Festive Curated Conventioneering

I love 'comic-cons'. From stories of Phil Seuling's New York Comic Art Conventions of the 1970s to the current annual monster known as San Diego Comic-Con or attending the wonderful annual Museum of Comic and Cartoon Art Festival in Manhattan, events to celebrate the comics medium have, and still do, vary in surprising ways. Gail Simone (@GailSimone) just wrote on Twitter about a new convention in LA specifically to celebrate LGBT comics creators and fans called Bent-Con[be warned, some stuff on their site is sexually explicit].

At the Brooklyn Comics and Graphics Festival!The concept of the comics convention is evolving into some interesting avenues, and a new example of what it can be was put-up for the public this past weekend: The Brooklyn Comics and Graphics Festival. Entirely supported by Brooklyn, NY comics shop Desert Island Comics and publisher PictureBox, who together sent out requests for participation only to the creators, collectives, and publishers whose work they most enjoy. This allowed the event to be small, curated, and best of all FREE for all to attend since no fee was exacted from the exhibitors or artists to hold a table!

Why? In the words of the organizers themselves:
"It’s good to try new approaches to old models! We like this approach better than your standard free-for-all, and it makes a better experience for the random spectator, which is good for comics in general. It’s less like a typical small-press fair and more like an art fair or edited comic anthology. It’s frankly an expression of our own interests, which is intended as a positive contribution to the larger comic and art world." (from the festival website)
But if the Brooklyn Comics and Graphics Festival is an experiment, it appears to be a highly successful one as this is the event's second year and everyone I communicated with had a great time. That's, both, on the exhibitor floor and on Facebook and Twitter after the fact.

One of the many pleasant shocks of the Brooklyn Comics and Graphics Festival for me was the discovery that the Jack Kirby Museum offers, as a reward for membership sign-up, a mini-comic version of the singular example of the famous Jack Kirby making comics without editorial interference: "Street Code". It's about Jack growing up in New York City in the 1920s and it had never before been printed as a stand-alone comic. This is the guy who co-created characters like The Hulk, Captain America, and Darkseid bringing his fantastic design sense to the gang violence within, and the architecture of, the ghettos he grew-up in.

This is the museum's Rand Hoppe holding the comic in question:
Rand Hoppe of the Jack Kirby Museum holding a very important comic: "Street Code"!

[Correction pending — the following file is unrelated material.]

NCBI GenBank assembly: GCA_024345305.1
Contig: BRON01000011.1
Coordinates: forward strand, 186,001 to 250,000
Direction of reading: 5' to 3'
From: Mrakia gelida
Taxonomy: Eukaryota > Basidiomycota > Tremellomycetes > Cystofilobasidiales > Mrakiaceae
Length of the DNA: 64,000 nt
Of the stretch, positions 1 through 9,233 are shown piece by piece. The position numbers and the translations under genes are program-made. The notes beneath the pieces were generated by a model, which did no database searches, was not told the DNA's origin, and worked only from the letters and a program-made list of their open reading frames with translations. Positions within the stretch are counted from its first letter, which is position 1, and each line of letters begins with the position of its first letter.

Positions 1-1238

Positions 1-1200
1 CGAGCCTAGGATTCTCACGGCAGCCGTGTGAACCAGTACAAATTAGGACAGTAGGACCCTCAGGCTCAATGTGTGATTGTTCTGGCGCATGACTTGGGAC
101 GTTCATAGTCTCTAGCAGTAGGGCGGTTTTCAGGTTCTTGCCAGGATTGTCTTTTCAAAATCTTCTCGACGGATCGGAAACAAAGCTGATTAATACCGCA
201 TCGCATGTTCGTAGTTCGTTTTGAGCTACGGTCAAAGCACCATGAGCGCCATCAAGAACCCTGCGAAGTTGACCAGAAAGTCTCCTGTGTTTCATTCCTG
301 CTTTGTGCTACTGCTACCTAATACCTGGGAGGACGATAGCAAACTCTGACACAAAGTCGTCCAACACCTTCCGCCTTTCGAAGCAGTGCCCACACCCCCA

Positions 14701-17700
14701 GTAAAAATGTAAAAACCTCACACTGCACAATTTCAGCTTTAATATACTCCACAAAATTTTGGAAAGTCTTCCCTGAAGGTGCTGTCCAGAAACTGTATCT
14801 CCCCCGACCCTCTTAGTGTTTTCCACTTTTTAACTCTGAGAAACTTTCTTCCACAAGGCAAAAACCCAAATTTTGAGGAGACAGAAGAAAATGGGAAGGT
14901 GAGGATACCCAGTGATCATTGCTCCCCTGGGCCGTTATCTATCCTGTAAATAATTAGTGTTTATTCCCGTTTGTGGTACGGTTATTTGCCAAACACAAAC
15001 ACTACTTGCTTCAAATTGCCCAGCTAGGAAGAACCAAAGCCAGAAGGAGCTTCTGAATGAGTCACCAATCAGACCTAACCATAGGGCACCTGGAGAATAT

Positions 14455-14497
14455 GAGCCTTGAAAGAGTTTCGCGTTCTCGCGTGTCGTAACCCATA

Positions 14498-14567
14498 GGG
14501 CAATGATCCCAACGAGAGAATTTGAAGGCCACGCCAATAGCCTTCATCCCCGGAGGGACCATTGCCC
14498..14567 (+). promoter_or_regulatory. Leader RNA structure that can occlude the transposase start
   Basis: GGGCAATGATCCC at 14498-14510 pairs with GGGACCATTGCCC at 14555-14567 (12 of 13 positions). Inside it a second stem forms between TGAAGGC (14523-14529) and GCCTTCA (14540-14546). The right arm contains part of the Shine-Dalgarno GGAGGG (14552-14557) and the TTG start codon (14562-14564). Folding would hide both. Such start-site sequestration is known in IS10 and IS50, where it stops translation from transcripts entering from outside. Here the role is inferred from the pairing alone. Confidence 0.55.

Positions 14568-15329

I also saw the excellent comicsmith Jason Little (@beecomix) [who's in the above photo to the right] and spoke with him about publishing in print after publishing on the web, and bought his brand new mini-comic "Gimmick Illustrated" #1! And I saw and bought comics from the fine folk of Sparkplug Comic Books and the people who work together on the Sundays Anthology.

Bill Kartalopoulos (@bkny) ran SIX creator discussion panels from about 1 PM till just 40 minutes before the show's close at 9 PM. All the panels were held in the basement in which was built an impromptu stage and a screen with a small projector.

One of them was an introduction (for me) to the work of comicsmith Anders Nilsen. Guy creates some smart comics. He recently released "Big Questions" #15. (Nilsen maintains a website here.) This is Bill and Anders talking while the screen displays a page from a previous issue of "Big Questions":
Folk listening to Bill Kartalopoulos ask questions of Anders Nilsen (comicsmith of "Big Questions")!

Another of the panels was on the concept of editing comics. Who better to get than Francoise Mouly, the woman who edited her husband's famous comic "Maus". And another on hyper-detailed or hyper-textured art and whether or not it disturbs the flow of the reading experience in the comics medium. The answer-like thing we got was: No matter what the art looks like, the eye must be somehow guided though the images or the comic will fail to be readable. Which makes sense and is damn key to understanding comics!

The exhibitor hall (well technically it was a basketball court but who's counting?) was closing down as I was leaving and I took this photo on my way out the door:
Closing time for the Brooklyn Comics and Graphics Festival

I had a damn good time!

As I've said many times before, the fact that there are different kinds of comics is healthy and keeping that variety will depend largely on people being interested in them.

As such?

Events like this are important and I'm glad this one was packed.

~ @JonGorga


The day afterward there was a nice festival tie-in event around the corner at The Knitting Factory:
Mark Newgarden's 35mm reels "Cartoonists and Comics On Camera: 1916-1965"
[12/9/2o1o EDIT: Make that 16mm!]
35mm Cartooning 101 (2)
This was in "How to Draw Cartoons #3 - Expression" with Fred G. Cooper from 1944.

Very... edu-taining.


  1. Ah, my old-school media ignorance is showing! Corrections to be made...

    Tell me Mark, is there a way one can recognize the difference visually? Is the size of the image literally different?

  2. The image quality is nearly always evident. 35mm was the theatrical standard for many decades. 16mm was created as a non theatrical format: for classrooms, homes, small theaters & TV.